Monthly Archives: January 2015

January Best Management Practices

sodaYou may have spent a lot of time in your home cooking and entertaining guests over the last few months.  Many people find the first months of the year to be the time they clean their home after holiday cooking is over and the kids return to school.  This month we are focusing on providing you with ideas for cleaning products and techniques that will help you with cleaning while also protecting water quality by using alternatives to traditional chemicals.

While what you do inside your home might not seem like it has an impact on water quality, it very much does, because the plumbing inside your home is a direct connection back to a municipal wastewater treatment plant, a small subdivision wasterwater treatment facility, or to your septic system, depending on how your wastewater is treated at your home.  All of these waste water treatment processes have a direct impact on water quality because treated wastewater is discharged back to a waterbody or into the ground within a watershed.  Therefore, it is helpful to water quality and even to the health of you and your family to use less harmful chemicals and to always be aware of what you are putting down the sink!

One of our favorite cleaners is baking soda! Baking soda is the ideal all-purpose cleaner for the kitchen.  It is non-toxic and food-safe.  It acts a cleaning agent because it is a mild alkali and can cause dirt and grease to dissolve easily in water for effective removal. When it is not fully dissolved, like when it is sprinkled on a damp sponge, Baking Soda is mildly abrasive and can lift dirt for easy removal as a gentle scouring powder. Since it’s gentle, Baking Soda is safe and effective as a cleaner for glass, chrome, steel, enamel and plastic.

Below, we have a few recipes from our Beaver LakeSmart Manual that you can copy, share, and try for yourself in your home!  Let us know how these work for you!   For more ideas on best management practices you can implement around your home, be sure to visit our Homeowner Education Program where you can get ideas from experts through our video series or download the Beaver LakeSmart Manual!

Also be sure to follow us on facebook where every Friday we release a new BMP!

Linoleum Floor Cleaner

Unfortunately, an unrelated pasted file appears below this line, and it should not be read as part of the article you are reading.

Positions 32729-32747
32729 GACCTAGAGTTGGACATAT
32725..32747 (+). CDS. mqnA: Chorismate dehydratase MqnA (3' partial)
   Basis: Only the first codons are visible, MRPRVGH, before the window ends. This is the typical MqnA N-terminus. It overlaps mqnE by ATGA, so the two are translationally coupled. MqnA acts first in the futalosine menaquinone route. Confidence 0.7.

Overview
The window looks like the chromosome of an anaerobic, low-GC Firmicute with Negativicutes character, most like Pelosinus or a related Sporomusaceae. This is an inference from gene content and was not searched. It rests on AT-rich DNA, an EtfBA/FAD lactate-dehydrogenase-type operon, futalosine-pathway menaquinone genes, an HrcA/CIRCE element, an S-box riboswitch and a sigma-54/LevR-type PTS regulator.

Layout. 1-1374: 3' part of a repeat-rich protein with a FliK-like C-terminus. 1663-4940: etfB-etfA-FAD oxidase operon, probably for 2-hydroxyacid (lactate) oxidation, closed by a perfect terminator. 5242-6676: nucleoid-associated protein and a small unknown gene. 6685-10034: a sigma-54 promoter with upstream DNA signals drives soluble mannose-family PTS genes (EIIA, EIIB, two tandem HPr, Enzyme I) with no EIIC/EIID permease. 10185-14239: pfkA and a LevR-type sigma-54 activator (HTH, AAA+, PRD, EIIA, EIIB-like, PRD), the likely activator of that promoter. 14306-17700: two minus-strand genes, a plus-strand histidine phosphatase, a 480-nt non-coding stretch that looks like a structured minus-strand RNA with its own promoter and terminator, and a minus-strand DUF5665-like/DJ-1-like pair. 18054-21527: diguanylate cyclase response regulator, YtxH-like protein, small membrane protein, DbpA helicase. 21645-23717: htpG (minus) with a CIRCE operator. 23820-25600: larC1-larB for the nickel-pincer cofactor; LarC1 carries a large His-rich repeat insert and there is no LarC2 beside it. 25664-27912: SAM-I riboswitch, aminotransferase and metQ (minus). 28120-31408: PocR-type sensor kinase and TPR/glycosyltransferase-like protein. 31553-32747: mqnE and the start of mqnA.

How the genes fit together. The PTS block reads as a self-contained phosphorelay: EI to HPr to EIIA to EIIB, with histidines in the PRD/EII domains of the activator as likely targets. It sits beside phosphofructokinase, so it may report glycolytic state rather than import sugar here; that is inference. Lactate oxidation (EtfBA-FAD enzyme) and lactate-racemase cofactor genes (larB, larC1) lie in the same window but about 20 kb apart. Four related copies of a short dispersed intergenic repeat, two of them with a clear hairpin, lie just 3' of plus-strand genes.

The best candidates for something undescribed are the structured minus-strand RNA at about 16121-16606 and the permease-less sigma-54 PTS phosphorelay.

Drain Cleaner for Clearing Clogs


Tub and Sink Cleaner


Oven Cleaner


Window and Mirror Cleaner


The following resources were used for this blog post:

Swain County Cooperative Extension in North Carolina – Baking Soda Magic: Part 1

Oconto County University of Wisconsin-Extension – Baking Soda — The Everyday Miracle ™ 

Article by: Angela Danovi – Program Director of Beaver LakeSmart

StreamSmart Quarterly Monitoring


Courtney Thomas with Beaver Watershed Alliance collects a water sample on Brush Creek during StreamSmart Volunteer Monitoring

One of our main objectives through Beaver LakeSmart is cultivating environmental stewardship while also collecting high quality data through volunteer monitoring of our lakes, creeks, streams, and rivers in the Beaver Lake Watershed. We currently have two volunteer monitoring programs, the Beaver Lake Volunteer Monitoring Program and StreamSmart Volunteer Monitoring Program.

Volunteers for StreamSmart monitor their sites quarterly during the first week of the month in February, May, August, and November.  February is when we complete our winter monitoring of the creeks, streams, and rivers that flow into Beaver Lake.  During the first week of February, teams of volunteers will head out to their respective streams to collect water samples, take measurements, and make field observations.  Their water samples are delivered to the water quality lab at the Arkansas Water Resources Center at the University of Arkansas.  There, the samples are analyzed for total nitrogen, total phosphorus, total dissolved solids, total suspended solids, pH, and conductivity.  All of the field and lab data is compiled and posted under each site’s page, found here.

We still have plenty of space for monitoring teams, especially in the central and southern part of the watershed.  So, if you have access to waterway within the Beaver Lake Watershed that you think would be a good candidate for the StreamSmart program or if you are interested in joining a team, you can read more about the program here or contact program director, Angela Danovi, at 479-295-7717.


by: Angela Danovi – Program Director of Beaver LakeSmart